Millions of dollars are spent on display homes that most of the customers walking through will be awestruck by but unable to afford most of the fit and finish. Deceptive practices like this are done deliberately to frame a consumer's perception about that builder so they can be recalled as a favourable memory when compared to its under-spending competitors.

Communication is poor, and homebuyers' concerns and complaints are often brushed aside. Volume builders avoid accountability, refusing responsibility for shoddy artistry or defective materials. They bank on new homeowners being too busy or overwhelmed during the build process to notice cut corners or call them out on broken promises.

The current model of residential construction in Australia is fundamentally flawed. A "race to the bottom" culture that prioritizes profits over people is producing inferior homes and ultimately failing consumers. For the residential construction industry to build a sustainable future, a renewed focus on quality, ethics and transparency is urgently needed. Homebuyers deserve better.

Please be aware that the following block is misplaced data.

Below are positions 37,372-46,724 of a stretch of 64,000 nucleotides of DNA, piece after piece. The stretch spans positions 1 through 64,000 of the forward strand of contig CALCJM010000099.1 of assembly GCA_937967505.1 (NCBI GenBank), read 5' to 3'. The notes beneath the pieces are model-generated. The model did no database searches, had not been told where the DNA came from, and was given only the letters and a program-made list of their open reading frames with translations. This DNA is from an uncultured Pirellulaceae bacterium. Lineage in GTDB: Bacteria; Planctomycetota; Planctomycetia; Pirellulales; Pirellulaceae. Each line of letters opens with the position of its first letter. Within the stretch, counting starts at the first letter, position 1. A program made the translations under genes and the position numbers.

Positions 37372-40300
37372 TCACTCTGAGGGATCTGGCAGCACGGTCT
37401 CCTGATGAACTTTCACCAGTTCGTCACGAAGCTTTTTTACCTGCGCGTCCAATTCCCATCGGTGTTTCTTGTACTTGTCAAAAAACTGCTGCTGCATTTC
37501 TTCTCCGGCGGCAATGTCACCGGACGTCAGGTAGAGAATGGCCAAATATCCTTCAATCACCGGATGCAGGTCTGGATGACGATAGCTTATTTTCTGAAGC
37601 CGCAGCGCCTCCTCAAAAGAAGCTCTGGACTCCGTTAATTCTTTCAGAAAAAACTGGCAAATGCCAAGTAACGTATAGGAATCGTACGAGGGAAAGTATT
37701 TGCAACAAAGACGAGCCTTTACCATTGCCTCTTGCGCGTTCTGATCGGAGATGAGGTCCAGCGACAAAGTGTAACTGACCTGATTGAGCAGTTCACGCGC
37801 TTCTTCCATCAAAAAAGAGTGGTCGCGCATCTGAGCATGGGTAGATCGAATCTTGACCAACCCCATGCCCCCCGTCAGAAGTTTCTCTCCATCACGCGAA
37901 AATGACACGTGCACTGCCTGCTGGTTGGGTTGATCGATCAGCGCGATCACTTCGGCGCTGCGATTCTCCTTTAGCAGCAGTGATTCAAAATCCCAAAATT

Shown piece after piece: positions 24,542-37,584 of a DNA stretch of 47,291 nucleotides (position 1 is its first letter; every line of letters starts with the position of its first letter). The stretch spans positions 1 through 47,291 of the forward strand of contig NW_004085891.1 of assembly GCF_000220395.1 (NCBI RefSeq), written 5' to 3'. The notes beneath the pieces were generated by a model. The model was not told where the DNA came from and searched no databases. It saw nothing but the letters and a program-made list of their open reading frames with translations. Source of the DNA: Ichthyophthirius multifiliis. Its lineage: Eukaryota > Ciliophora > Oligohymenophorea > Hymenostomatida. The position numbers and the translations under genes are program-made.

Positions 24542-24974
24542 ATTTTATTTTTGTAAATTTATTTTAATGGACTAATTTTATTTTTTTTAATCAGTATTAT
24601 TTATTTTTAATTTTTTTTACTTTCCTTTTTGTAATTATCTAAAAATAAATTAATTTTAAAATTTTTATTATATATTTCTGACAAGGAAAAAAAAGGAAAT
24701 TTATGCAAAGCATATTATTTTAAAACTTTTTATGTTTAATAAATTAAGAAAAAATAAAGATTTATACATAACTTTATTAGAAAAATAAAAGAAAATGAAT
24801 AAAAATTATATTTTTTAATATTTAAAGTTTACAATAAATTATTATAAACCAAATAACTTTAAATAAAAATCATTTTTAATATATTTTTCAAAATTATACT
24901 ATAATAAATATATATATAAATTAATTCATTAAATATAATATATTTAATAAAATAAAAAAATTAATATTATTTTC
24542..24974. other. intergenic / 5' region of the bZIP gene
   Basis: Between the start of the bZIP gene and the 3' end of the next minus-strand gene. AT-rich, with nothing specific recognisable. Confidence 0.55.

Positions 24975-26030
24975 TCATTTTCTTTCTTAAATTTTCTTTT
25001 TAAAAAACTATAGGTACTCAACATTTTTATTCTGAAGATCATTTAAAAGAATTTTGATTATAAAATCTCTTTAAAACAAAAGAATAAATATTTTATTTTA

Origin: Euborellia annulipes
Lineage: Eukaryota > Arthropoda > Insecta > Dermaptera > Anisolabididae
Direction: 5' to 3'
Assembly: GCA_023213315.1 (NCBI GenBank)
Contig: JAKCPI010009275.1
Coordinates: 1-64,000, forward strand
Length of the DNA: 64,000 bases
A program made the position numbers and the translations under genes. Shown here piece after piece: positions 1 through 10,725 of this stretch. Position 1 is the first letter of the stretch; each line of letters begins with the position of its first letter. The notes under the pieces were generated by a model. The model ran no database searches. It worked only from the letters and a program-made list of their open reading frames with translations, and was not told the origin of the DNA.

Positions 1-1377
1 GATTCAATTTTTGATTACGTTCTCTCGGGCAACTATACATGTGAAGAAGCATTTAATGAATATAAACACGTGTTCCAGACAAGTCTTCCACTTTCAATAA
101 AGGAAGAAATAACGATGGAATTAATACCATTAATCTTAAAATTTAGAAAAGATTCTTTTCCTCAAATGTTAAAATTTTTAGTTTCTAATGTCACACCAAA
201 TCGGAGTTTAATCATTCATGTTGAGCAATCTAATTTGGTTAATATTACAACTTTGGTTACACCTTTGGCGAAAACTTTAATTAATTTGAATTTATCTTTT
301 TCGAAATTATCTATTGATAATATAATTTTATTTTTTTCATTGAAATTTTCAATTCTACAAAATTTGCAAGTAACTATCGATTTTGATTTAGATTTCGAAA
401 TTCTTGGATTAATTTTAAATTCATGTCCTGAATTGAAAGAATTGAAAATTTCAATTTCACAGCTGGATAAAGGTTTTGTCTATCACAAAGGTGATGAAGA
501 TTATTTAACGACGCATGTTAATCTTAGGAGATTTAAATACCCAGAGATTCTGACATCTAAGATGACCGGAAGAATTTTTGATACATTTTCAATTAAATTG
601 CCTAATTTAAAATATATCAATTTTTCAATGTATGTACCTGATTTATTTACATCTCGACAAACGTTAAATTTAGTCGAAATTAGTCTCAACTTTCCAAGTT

man holding telephone screaming
Photo by Icons8 Team / Unsplash

Builders have Poor Communication and use antiquated Systems Of Work.

Communication is vital in any relationship; the one between a home builder and a client is no exception. Unfortunately, the rapid pace of residential construction in Australia has led to antiquated systems of communication that create frustration for all parties involved.

Builders often rely on outdated tools like Excel spreadsheets to manage projects rather than construction software designed specifically for the task. This makes identifying issues early on, tracking subcontractors' progress, and spotting potential delays or problems difficult. When a problem comes to light, it's often too late to address it effectively.

Rather than taking the time to understand client needs and priorities from the outset, builders push customers through a one-size-fits-all process. They fail to provide the transparency and clarity first-time home buyers need to feel confident in such a significant undertaking. Questions go unanswered as builders rush to start the next project.